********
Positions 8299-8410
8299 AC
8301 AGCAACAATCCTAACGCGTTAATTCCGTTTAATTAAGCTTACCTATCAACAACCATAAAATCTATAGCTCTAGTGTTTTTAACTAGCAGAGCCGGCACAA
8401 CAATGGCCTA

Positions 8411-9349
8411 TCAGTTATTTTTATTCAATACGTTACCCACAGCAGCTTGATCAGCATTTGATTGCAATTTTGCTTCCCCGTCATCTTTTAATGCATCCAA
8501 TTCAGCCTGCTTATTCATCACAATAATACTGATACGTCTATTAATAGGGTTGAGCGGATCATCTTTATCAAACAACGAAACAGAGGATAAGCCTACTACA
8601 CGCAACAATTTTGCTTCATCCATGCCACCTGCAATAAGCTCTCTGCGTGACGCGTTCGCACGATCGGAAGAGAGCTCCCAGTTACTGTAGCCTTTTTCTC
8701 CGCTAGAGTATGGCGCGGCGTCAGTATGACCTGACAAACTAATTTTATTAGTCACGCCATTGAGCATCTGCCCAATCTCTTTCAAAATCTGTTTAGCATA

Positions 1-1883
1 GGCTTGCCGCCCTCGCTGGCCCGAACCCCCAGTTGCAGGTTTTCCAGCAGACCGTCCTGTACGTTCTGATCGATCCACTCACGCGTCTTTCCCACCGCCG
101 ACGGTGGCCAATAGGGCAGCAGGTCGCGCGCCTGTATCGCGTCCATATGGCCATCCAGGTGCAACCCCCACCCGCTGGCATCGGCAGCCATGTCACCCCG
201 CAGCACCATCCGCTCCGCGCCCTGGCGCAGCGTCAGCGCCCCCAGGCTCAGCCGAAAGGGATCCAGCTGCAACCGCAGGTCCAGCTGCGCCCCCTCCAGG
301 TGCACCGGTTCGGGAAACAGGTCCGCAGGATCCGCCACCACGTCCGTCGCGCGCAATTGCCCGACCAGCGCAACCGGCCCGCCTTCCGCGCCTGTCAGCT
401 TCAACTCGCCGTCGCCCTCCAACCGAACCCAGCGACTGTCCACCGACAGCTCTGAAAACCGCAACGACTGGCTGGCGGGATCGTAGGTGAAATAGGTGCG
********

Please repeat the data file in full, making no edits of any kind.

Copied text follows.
Positions 8299-8410
8299 AC
8301 AGCAACAATCCTAACGCGTTAATTCCGTTTAATTAAGCTTACCTATCAACAACCATAAAATCTATAGCTCTAGTGTTTTTAACTAGCAGAGCCGGCACAA
8401 CAATGGCCTA

Positions 8411-9349
8411 TCAGTTATTTTTATTCAATACGTTACCCACAGCAGCTTGATCAGCATTTGATTGCAATTTTGCTTCCCCGTCATCTTTTAATGCATCCAA
8501 TTCAGCCTGCTTATTCATCACAATAATACTGATACGTCTATTAATAGGGTTGAGCGGATCATCTTTATCAAACAACGAAACAGAGGATAAGCCTACTACA
8601 CGCAACAATTTTGCTTCATCCATGCCACCTGCAATAAGCTCTCTGCGTGACGCGTTCGCACGATCGGAAGAGAGCTCCCAGTTACTGTAGCCTTTTTCTC
8701 CGCTAGAGTATGGCGCGGCGTCAGTATGACCTGACAAACTAATTTTATTAGTCACGCCATTGAGCATCTGCCCAATCTCTTTCAAAATCTGTTTAGCATA

Positions 1-1883
1 GGCTTGCCGCCCTCGCTGGCCCGAACCCCCAGTTGCAGGTTTTCCAGCAGACCGTCCTGTACGTTCTGATCGATCCACTCACGCGTCTTTCCCACCGCCG
101 ACGGTGGCCAATAGGGCAGCAGGTCGCGCGCCTGTATCGCGTCCATATGGCCATCCAGGTGCAACCCCCACCCGCTGGCATCGGCAGCCATGTCACCCCG
201 CAGCACCATCCGCTCCGCGCCCTGGCGCAGCGTCAGCGCCCCCAGGCTCAGCCGAAAGGGATCCAGCTGCAACCGCAGGTCCAGCTGCGCCCCCTCCAGG
301 TGCACCGGTTCGGGAAACAGGTCCGCAGGATCCGCCACCACGTCCGTCGCGCGCAATTGCCCGACCAGCGCAACCGGCCCGCCTTCCGCGCCTGTCAGCT
401 TCAACTCGCCGTCGCCCTCCAACCGAACCCAGCGACTGTCCACCGACAGCTCTGAAAACCGCAACGACTGGCTGGCGGGATCGTAGGTGAAATAGGTGCG